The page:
The Regent’s Park Open Air Theatre’s annual musical is an essential part of summer in London. Following hot on the heels of recent successes might intimidate a lesser man than director Timothy Sheader, but this year’s show, Ragtime, is more ambitious than ever. In a season crowded with events, it’s a bold and spirited affair.
Flaherty and Ahrens’ musical is a serious, dark work about American history and ideas, with a complex score that draws on the music from which it takes its title. It’s a challenging piece, taking on racism and terrorism with strong language; and there’s no playing safe for Sheader, who fights to make it relevant and broadens the work in astonishing fashion and to wonderful effect.
Jon Bausor’s excellent design is the first surprise – for last year’s Lord of the Flies he crashed a jet in the park – for Ragtime the auditorium looks like a rubbish dump with the cast entering through a derelict poster for the Obama campaign. Bausor’s work is a perfect match for Sheader’s time-bending twist on a story ostensibly set in 1906. The focus is on the power of politics to change and Ragtime’s ideals are moving ones. In true musical style, the characters’ aspirations gravitate around the world of entertainment: this is a world where dreams and drama occur “in heaven, in trouble and in Vaudeville”.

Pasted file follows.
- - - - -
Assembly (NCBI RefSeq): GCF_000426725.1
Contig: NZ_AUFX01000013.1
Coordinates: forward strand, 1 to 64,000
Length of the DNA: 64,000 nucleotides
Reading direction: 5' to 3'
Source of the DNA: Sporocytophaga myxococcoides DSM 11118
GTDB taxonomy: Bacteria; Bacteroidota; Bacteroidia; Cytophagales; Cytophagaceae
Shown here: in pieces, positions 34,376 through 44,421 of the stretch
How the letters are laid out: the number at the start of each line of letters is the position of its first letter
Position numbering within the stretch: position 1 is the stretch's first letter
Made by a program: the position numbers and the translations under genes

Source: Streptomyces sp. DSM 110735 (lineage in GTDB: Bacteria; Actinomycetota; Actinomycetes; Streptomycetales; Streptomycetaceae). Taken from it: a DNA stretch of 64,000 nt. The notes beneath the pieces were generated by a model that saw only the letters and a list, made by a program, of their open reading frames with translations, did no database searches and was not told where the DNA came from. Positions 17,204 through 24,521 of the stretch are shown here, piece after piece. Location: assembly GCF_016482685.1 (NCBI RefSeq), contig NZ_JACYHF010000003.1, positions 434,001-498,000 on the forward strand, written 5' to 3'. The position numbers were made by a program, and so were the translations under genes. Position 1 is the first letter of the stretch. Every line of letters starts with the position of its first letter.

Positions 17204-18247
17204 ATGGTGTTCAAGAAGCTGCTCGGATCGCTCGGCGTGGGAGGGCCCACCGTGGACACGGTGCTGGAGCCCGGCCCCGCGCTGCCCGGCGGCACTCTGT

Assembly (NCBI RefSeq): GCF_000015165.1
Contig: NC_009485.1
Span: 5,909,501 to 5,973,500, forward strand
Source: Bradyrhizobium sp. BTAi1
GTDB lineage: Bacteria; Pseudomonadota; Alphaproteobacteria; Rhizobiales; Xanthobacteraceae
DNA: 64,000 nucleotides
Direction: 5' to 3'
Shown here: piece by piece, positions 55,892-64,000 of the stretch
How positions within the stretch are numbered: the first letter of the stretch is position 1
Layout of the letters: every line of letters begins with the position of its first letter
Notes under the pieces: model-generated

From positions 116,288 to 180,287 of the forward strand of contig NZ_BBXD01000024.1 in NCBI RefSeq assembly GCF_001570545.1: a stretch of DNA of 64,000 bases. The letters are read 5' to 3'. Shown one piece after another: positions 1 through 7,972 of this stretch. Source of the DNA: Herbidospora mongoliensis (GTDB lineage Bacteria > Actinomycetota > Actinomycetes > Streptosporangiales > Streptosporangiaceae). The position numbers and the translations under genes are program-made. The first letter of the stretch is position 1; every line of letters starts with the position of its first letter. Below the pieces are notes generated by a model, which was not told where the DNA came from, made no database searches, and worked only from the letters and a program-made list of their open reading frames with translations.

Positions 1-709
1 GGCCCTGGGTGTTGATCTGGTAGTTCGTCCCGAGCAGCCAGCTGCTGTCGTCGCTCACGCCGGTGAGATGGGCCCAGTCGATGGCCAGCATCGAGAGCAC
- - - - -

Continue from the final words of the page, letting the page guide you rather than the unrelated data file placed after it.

The production spoils us with strong central performances. Rosalie Craig and David Birrell are superb as a wealthy husband and wife whose lives intersect with the tragedy of a black couple, performed with great intensity by Rolan Bell and Claudia Kariuki, who makes a professional debut not to be missed. We also get a story of immigrant success, powerfully portrayed by John Marquez, and a host of historical figures that include Stephane Anelli as Harry Houdini in a scene-stealing escape act.
Sheader excels when dealing with Ragtime’s ensemble nature. The whole cast works exceptionally hard and shows great acting skill as well as doing justice to choreography from Javier de Frutos. Although one might consider Ragtime an alternative take on the American dream, it is deeply patriotic. Even though we have plenty of patriotism of our own at the moment, when this cast sings together it is sure to raise goose bumps regardless of the weather this summer – or your nationality.
Until 8 September 2012
Photo by Johan Persson
Written 29 May 2012 for The London Magazine